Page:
January 20, 2015

Here is a text written for a multiplayers VR project in development, produced by the French studio, Vrroom.

When I was 18, I joined the National Film School, the Film & Television Institute of India, near Bombay, in Pune. There, following courses in scenario analysis, I discovered the term “Avatar”.  its origin comes from Sanskrit, “avatāra”, or descent, can be translated as a “divine incarnation” (in the form of animals, humans, etc.) Although having been previously used in several video games and sci-fi works, the term avatar as referring to virtual bodies was first popularized by Neal Stephenson in his 1992 cyberpunk novel ‘Snow Crash’. Motivated by my 10 years of life experience in India, I found it interesting to probe the captivating link between the etymological origin and its modern use of the word “Avatar” in ‘Tuto’. 

For me, the main promise of virtual reality is to become someone else (and have a strong sense of being somewhere else);. Transferring one’s consciousness into a virtual world can be a metaphor for an ideal, and shared personal hallucination where the self would embody the image of the best of itself (a superego?), as even deities do (like the Hindu god Vishnu whose avatar is Krishna in the epic of the Mahabharata). This means we all can become extraordinary in a computer world, where the laws of nature are annihilated. This means we can end up with the power to fly in the air, to go through walls… Consequently, the immortality of TUTO also questions the sacrifice of sexuality that is implied by living infinitum in a virtual world. Will we still have sexual impulses and any desire to procreate once we will be living in the metaverse forever? Is there a Faustian pact to digitize one’s brain irreversibly? What will we give up in order to live eternally? 

Through the game mechanism of voice and hands’ swapping, TUTO challenges the VR medium by exploring the emotional aspect of being in a virtual body. Furthermore, the term “virtual body ownership” evokes the illusory attribution of a whole substitute body as one’s own body. To inhabit another body can be compared to acting. As a result, the gameplay of TUTO is based on techniques of comedy learning methodology. Since the creation will be partly intended for theaters, I find it fascinating to create bridges between the mediums of the stage and VR and as well to transform a spectator into an actor.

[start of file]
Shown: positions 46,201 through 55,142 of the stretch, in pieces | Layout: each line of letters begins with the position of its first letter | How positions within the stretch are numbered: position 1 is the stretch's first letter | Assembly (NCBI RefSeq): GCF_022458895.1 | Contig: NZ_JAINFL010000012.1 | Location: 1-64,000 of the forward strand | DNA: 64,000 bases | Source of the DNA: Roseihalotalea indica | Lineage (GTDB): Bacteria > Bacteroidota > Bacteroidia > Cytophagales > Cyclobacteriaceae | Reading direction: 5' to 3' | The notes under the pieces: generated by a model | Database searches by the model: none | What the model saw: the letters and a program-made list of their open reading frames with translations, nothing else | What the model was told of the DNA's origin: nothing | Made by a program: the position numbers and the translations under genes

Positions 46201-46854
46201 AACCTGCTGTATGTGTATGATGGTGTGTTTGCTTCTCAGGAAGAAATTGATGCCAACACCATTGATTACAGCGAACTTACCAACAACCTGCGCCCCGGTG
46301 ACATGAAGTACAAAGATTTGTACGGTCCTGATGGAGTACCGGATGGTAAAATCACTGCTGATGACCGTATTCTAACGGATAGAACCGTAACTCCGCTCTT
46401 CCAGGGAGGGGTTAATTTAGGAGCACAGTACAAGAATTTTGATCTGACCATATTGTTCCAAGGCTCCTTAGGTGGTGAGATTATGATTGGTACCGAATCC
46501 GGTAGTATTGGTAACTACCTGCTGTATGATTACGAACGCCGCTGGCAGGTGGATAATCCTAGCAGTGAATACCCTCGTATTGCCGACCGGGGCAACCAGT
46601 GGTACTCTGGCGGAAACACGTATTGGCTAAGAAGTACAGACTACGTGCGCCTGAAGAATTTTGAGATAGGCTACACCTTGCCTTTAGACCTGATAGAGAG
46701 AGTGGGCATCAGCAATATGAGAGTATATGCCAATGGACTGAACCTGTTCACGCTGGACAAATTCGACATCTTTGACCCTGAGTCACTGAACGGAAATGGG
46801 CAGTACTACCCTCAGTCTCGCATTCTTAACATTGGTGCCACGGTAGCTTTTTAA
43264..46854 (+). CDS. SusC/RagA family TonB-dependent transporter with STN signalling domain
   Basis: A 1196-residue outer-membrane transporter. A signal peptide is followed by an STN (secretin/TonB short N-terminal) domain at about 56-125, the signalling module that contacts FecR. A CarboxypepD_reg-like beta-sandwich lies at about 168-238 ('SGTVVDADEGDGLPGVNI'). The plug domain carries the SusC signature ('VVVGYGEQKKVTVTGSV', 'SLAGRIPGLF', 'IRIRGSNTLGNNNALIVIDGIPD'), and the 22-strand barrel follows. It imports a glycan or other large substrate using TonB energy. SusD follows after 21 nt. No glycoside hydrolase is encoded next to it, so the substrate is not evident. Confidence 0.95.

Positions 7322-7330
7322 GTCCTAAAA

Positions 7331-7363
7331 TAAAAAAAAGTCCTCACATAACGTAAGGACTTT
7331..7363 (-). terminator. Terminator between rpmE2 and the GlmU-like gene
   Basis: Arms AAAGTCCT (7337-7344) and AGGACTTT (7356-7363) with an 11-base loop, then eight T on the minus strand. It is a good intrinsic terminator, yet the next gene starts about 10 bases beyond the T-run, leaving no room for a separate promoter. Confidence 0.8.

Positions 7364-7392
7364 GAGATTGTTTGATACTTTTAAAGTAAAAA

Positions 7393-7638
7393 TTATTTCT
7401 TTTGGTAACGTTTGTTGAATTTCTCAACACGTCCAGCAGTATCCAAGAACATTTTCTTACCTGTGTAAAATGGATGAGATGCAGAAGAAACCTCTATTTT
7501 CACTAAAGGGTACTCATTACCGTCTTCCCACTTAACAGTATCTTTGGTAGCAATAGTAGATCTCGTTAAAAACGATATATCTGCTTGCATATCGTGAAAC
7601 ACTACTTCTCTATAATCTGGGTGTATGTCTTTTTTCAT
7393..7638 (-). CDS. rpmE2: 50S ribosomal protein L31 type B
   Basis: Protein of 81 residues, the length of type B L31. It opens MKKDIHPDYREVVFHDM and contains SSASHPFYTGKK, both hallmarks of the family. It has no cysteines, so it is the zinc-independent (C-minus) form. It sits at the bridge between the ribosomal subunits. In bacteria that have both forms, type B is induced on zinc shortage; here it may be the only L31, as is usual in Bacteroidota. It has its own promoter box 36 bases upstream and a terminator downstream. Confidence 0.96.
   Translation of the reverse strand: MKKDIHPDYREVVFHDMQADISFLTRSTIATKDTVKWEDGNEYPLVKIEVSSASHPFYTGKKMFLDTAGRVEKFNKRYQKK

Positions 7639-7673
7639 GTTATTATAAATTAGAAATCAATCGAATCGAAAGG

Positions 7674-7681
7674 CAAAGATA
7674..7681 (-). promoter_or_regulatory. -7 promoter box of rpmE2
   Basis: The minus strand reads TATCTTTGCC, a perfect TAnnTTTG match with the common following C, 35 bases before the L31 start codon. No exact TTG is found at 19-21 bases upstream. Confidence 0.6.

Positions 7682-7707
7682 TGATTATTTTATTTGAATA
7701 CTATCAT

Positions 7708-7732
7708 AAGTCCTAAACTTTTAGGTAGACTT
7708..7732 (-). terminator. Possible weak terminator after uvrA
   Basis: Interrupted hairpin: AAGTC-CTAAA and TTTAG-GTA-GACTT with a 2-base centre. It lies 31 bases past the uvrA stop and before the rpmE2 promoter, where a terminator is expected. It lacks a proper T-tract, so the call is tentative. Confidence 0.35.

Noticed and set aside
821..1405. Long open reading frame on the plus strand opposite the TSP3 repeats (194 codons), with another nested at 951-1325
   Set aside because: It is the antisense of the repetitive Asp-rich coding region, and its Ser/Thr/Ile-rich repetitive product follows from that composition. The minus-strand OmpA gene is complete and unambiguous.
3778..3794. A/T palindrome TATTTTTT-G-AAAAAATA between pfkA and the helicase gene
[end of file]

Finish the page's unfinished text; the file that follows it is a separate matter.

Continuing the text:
We thus base ourselves on the Stanislavski acting principles, according to the theoretical book ‘The Construction Of The Character’ written in 1930. It describes techniques of actors: posture, movement, gait and voice placement. Through this process of self-disguise, as we wear a virtual mask, can we reveal unknown facets of ourselves? 

In TUTO, we deliberately chose to put off the virtual and eternal world that represents the “Edentated Garden”. The decision to focus on the “tutorial” comes from the intention to put the periphery at the center. In other words, if we use Jean Baudrillard’s “hyperreality“ term, we are exploring the symptoms of an advanced postmodern culture where hyperreality characterizes the way in which consciousness interacts with reality. In particular, when we lose our ability to distinguish reality from the imaginary and start engaging with the latter without understanding what is really happening; for example, a Disney movie lover can visit the fake world of Disneyland. TUTO’s initiation guide is a proxy reality, an artificial simulation and the promise of the “reality” of an ideal virtual world experience. Another layer of hyperreality will be the satirical aspect of TUTO, especially the pastiche of tutorials that abound on the Internet, which is a form of initiation of a ritual. 

In conclusion, TUTO, which is a tutorial to become happy until the end of time, becomes an excuse to extrapolate our contemporary culture of ‘well-being at all costs’. In my opinion, all these elements explore and question the relationship of the body and oneself in the face of new technologies. In this sense, I wanted to evoke the theme of the second chance by being an “avatar”. I was won over to writing an experience that offers an opportunity to start a new life. Through an emotional journey of a kind of second birth opportunity, I aim to address several questions that are constantly haunting me: do we not dream of eliminating all regret, remorse, doubt, guilt? What would we do if we were offered to come back to our 20 years old bodies, enriched with the experience that we have accumulated over a longer period of time?